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NexusTouch Sensors Will Make You Feel Every Gesture on Your Phone

Ever wanted to feel every swipe and tap on your phone? Apparently, NexusTouch sensors from Boréas Technologies will make that possible very soon.

Penned as the “next era of smartphone experience,” the technology produces haptic feedback, which should allow for localized feedback and virtual buttons on supported smartphones. With physical buttons pretty much absent from modern phones, Boréas hopes that this technology will bring back that tactile sensation to our smartphones.

The tech is based on CapDrive, a high-voltage piezoelectric driver architecture developed by Boréas. Instead of affecting the whole surface of the phone, the platform is localized, giving phone manufacturers the freedom to place the sensors wherever they want the virtual buttons to reside. It’s entirely contextual, too. Not only is it able to provide different feedback depending on how you interact with your phone, but also based on what’s happening on the screen. For example, you should be able to feel the acceleration of your car in racing video games. In fact, gaming would benefit the most from it, and we wouldn’t be surprised to see new smartphones for kids with this tech included.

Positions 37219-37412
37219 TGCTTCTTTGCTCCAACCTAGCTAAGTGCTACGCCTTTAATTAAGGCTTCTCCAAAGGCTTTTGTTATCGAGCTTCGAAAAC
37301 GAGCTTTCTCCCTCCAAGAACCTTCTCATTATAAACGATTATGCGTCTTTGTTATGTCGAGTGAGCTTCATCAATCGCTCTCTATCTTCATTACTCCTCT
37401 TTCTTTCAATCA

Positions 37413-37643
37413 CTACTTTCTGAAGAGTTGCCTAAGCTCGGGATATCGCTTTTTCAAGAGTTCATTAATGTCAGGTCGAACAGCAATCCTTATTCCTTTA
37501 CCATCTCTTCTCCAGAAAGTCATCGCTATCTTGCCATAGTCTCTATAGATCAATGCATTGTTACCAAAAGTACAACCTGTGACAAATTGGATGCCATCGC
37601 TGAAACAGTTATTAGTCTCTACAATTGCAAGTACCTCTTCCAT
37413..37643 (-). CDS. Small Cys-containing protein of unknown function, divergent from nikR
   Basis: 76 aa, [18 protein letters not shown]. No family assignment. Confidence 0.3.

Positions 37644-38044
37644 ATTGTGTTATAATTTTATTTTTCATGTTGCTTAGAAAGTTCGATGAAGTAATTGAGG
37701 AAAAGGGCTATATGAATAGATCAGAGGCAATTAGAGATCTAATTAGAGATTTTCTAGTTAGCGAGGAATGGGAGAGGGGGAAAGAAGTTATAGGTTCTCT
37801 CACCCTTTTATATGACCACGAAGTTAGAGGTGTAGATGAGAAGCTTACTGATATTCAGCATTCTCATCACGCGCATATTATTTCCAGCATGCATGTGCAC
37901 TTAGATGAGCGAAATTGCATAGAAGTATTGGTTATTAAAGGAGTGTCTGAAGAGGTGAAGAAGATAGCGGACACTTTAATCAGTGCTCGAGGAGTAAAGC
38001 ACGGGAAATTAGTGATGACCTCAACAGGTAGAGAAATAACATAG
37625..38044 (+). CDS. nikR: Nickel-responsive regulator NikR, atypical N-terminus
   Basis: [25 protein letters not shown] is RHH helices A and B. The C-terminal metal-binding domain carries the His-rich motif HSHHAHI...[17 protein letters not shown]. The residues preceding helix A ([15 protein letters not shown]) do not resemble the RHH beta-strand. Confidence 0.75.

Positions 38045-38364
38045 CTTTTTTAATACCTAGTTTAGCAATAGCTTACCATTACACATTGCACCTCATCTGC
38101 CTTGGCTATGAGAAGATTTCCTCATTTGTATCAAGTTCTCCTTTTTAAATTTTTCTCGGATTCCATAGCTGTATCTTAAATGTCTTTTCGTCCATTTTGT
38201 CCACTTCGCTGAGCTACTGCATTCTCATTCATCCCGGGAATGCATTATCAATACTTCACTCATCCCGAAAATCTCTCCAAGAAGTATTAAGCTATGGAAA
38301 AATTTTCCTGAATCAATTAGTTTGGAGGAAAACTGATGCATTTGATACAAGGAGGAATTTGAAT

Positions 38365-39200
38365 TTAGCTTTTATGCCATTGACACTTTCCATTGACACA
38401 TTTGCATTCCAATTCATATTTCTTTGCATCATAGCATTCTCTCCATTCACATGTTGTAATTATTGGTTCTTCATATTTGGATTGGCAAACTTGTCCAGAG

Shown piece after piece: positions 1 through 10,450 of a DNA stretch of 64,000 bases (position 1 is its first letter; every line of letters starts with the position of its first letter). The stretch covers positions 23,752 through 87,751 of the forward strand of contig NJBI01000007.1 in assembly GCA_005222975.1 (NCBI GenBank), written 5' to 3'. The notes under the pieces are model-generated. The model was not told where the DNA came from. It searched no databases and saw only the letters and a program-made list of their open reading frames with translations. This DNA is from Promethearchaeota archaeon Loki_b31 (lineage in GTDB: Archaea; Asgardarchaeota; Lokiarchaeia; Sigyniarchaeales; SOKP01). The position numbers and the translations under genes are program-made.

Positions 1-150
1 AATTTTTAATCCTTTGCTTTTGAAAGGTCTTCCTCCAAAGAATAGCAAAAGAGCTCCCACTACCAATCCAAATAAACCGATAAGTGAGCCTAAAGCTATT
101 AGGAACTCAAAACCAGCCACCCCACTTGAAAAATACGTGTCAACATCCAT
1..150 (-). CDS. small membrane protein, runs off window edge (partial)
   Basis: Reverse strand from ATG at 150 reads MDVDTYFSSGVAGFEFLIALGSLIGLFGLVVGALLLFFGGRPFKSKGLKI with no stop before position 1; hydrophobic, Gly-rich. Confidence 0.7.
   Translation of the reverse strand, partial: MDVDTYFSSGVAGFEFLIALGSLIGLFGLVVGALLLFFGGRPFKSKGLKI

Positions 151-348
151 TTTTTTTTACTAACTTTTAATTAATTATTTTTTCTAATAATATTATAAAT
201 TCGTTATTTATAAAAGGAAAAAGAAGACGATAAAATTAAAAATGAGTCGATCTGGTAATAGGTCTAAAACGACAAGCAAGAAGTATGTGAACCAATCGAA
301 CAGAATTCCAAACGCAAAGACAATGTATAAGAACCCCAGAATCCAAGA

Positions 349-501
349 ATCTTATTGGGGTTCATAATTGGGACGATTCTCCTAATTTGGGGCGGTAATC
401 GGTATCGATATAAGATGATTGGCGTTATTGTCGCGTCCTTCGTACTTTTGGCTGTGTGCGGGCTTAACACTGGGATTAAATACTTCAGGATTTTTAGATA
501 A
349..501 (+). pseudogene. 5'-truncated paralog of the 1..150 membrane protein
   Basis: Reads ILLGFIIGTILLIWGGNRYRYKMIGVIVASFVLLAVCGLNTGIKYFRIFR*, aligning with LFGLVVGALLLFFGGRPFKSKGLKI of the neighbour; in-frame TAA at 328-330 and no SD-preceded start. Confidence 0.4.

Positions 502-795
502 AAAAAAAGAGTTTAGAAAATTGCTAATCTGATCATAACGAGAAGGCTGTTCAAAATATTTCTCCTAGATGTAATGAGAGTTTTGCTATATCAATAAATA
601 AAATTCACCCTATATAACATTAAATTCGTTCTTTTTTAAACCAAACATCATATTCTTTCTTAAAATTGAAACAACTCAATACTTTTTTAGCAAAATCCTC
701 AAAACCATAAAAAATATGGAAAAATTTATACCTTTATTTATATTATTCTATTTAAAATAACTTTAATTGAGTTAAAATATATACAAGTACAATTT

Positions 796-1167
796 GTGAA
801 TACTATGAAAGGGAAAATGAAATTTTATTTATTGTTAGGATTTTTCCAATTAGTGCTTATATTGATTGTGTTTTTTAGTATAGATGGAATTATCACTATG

“Everybody will recognize that when you press on a surface that is supposed to act as a button, the local ‘click’ haptic is essential. […] If you press with your thumb and you feel the haptic in the palm of your hand, it is strange and unpleasant. NexusTouch is the first technology to offer a solution to smartphone OEM that enables them to enhance the user experience through gesture recognition and force sensing while still meeting the basic human need of a click feeling when pressing on a virtual button. Sentons falls short on the localized haptic, and, unfortunately, the localized haptic is this intangible factor that makes the device feel good and desirable,” Boréas explained.

Of course, it’s all up to smartphone manufacturers to decide whether they want to pay for this technology and then incorporate it into their new devices. It’s still a long way to a widespread application of localized haptics in smartphones, but with NexusTouch, it seems to be a step in the right direction.

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